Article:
The self-driving unit of Audi has tapped a startup venture which has a unique approach to Lidar. Audi aims to ramp up it’s testing in Munich by using a fleet of self-driving electric crossover vehicles.
The subsidiary of Audi called the Autonomous Intelligent Driving, or AID has stated on Wednesday that it is using the Lidar sensors which have been developed by Aeva, a startup venture founded just 24 months ago by Apple and Nikon veterans.
Aeva, which is a California based company was started by Soroush Salehian and Mina Reza. This startup venture has already developed the 4D Lidar technology which aims to build on the previous Lidar sensors and improve its functionality. This technology can measure distance as well as instant velocity without losing its range, and all of this can be done while preventing interference from the rays of the sun or other sensors inside the vehicle. When you move past this 4D branding gimmick, you will notice that this tech has some compelling ramifications.
Lidar, which is a light detection and ranging radar, measures the distance from vehicles. It is coupled with other sensors in a car to build a virtual map for the car’s computer to navigate upon. It is considered by many people in the self-driving industry as a critical and necessary sensor.
Currently, there are dozens of Lidar startups that have mushroomed all across the world. These companies are promising technological breakthroughs that will offer more affordable sensors with better resolution and accuracy than the current industry standard. This is a very difficult promise to keep, especially because many of these companies lack the ability to scale up manufacturing of their devices for this rapidly developing industry.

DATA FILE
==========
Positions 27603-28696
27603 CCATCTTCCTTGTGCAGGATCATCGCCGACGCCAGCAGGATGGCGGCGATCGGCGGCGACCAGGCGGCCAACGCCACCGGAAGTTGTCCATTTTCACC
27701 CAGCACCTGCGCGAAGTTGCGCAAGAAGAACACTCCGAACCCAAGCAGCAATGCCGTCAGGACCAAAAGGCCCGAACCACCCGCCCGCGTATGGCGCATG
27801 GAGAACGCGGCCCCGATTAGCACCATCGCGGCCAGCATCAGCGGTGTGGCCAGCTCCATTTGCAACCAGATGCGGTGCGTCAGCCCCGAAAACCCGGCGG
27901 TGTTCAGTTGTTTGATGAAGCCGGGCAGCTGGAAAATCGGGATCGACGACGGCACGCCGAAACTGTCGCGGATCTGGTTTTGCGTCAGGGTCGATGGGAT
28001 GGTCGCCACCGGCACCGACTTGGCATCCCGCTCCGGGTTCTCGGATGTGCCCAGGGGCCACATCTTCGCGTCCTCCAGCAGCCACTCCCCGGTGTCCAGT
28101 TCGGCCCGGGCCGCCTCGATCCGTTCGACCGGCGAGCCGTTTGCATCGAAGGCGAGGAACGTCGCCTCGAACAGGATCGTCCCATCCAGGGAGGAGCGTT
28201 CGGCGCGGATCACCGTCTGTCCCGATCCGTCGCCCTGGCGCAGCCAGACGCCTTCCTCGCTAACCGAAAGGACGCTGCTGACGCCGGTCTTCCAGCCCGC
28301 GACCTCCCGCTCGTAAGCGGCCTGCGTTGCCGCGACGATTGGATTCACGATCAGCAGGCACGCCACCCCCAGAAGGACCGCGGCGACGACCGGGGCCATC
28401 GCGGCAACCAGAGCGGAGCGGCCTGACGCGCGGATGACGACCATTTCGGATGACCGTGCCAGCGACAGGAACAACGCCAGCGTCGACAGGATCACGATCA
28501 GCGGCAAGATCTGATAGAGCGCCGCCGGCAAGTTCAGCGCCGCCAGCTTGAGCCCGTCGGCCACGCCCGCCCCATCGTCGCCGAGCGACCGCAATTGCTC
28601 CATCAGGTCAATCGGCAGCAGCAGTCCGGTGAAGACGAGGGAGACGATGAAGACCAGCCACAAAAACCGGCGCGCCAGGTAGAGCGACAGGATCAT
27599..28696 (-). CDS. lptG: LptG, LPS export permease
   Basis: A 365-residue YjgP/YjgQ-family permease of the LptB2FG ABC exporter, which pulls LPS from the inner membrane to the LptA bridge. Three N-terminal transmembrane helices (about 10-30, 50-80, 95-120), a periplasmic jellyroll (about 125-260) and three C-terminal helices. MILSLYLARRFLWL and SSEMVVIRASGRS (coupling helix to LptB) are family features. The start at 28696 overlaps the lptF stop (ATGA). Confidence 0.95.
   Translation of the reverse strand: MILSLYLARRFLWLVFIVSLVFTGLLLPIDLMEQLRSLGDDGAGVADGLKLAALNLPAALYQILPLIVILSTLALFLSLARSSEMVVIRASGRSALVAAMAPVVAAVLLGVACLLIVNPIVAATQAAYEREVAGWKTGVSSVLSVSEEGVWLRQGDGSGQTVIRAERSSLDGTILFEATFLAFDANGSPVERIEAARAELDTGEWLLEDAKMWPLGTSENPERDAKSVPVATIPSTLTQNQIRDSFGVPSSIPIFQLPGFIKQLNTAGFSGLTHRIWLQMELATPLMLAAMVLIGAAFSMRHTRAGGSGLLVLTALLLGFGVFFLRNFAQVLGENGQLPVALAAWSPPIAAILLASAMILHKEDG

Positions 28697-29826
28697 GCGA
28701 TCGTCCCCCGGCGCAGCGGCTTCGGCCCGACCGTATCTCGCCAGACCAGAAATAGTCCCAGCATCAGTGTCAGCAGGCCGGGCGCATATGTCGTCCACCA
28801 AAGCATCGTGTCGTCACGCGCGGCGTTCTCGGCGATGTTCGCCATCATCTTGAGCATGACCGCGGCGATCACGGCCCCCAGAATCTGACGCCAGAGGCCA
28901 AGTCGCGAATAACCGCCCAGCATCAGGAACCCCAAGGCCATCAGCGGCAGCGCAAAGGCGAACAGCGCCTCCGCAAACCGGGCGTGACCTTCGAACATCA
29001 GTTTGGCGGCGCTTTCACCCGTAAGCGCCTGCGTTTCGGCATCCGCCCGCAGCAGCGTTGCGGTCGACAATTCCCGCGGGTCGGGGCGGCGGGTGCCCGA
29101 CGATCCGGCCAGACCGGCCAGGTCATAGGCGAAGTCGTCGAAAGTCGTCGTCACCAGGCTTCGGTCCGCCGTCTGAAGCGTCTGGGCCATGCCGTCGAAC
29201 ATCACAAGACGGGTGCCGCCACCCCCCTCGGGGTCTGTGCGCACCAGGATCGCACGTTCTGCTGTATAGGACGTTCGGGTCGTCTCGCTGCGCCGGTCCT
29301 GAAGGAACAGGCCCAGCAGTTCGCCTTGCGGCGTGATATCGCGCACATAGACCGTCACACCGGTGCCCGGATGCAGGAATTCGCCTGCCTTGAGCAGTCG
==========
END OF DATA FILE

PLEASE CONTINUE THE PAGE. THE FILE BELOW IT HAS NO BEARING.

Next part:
Traditional Lidar sensors are only able to determine the distance by sending out high-powered pulses of light which are outside the visible spectrum, and then they track how long it takes for each of these pulses to return to its source. As these pulses come back, the direction of, and the distance to, whatever those pulses hit are recorded as a point and eventually, this helps to form a 3D map of the surrounding environment of the vehicle.
Aeva’s sensors emit a continuous beam of low-powered laser, which allows the company to sense the instant velocity of every point in the frame at ranges of up to 300 meters. Aeva’s sensors are able to determine the distance as well as the direction and the speed of the objects coming to or moving away from them.
If Aeva actually manages to replicate this new technology on a massive scale, it will prove to be a handy perception feature for self-driving vehicles which operate in an environment where different objects are traveling at different speeds, like the pedestrians and other vehicles on the street.
Aeva is a startup venture that is backed by Lux Capital and Canaan Partners. The company says that its sensors are also unique because they are don’t interfere with other elements such as the sun or other objects.
It was this combination of long-range perception, instantaneous velocity measurements at cm/s precision and robustness to interferences that sold Alexandre Haag, who is the CTO of AID on the 4D Lidar sensors. The startup company spent almost 18 months going through a validation process with Audi and its parent company Volkswagen.